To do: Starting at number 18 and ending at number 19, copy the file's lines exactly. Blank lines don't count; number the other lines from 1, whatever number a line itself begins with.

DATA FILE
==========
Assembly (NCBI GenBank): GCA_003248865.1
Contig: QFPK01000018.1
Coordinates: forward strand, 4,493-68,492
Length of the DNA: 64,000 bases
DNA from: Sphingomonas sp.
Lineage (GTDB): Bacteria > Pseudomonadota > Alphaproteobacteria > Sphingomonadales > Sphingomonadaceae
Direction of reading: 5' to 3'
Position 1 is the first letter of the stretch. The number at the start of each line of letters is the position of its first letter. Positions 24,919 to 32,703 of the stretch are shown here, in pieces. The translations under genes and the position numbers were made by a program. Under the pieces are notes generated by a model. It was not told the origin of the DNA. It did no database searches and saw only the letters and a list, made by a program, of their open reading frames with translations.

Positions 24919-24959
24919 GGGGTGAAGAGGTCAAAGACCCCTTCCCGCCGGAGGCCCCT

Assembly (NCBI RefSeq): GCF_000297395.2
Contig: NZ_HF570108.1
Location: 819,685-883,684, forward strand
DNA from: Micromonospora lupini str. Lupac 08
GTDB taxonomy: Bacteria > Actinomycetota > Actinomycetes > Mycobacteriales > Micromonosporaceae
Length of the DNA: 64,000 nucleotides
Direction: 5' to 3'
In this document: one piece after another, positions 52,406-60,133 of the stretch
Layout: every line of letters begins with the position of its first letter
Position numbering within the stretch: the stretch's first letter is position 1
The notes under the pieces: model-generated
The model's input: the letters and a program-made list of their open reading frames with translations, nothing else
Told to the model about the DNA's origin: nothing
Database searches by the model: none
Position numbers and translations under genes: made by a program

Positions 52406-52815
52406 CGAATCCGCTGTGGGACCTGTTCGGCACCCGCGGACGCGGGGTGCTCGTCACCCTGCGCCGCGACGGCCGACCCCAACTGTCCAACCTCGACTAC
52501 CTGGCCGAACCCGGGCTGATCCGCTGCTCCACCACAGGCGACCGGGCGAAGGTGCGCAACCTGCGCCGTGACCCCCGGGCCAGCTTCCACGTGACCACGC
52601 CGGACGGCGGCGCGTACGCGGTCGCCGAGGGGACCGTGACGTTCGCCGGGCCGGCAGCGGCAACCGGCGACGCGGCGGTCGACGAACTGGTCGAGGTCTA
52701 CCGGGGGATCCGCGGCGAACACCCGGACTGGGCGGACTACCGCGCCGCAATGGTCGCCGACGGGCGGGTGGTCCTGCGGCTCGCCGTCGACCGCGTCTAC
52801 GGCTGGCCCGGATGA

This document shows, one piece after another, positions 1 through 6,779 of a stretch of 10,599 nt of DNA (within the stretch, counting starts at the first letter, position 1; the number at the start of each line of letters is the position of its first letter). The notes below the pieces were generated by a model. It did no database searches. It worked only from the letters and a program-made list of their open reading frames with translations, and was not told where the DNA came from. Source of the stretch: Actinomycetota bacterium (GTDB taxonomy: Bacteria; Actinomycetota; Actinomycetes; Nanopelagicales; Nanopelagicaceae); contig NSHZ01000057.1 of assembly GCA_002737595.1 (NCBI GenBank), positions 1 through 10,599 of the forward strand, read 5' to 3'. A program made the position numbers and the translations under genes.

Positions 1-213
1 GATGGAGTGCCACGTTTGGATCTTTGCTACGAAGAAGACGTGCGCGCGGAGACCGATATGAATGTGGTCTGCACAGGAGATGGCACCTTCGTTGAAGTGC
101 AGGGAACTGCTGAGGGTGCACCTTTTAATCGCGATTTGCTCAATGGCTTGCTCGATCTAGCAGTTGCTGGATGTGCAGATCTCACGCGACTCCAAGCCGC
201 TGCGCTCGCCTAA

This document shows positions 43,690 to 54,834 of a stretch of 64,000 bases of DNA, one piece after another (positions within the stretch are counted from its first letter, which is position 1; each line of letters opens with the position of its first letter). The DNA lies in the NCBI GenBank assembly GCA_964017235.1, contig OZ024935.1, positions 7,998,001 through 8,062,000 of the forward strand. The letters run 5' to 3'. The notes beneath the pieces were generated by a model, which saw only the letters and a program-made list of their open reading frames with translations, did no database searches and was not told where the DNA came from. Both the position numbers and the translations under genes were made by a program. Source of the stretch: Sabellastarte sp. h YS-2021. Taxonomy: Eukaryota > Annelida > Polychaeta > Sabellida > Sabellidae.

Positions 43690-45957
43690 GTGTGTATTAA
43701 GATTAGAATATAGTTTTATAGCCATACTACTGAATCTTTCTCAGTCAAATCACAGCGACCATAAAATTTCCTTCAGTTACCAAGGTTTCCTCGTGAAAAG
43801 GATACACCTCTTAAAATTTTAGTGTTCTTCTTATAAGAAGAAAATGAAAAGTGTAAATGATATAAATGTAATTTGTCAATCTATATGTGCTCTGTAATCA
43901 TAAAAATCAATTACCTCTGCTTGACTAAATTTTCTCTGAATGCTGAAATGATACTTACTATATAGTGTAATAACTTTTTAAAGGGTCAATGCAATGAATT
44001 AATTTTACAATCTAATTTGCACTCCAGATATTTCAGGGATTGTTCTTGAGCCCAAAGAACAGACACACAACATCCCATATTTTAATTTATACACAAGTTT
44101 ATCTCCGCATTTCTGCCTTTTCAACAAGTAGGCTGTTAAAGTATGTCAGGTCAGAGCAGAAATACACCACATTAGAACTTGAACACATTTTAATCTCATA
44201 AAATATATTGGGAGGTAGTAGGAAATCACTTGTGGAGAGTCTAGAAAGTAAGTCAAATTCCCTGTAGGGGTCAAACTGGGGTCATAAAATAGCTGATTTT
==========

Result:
In this document: one piece after another, positions 52,406-60,133 of the stretch
Layout: every line of letters begins with the position of its first letter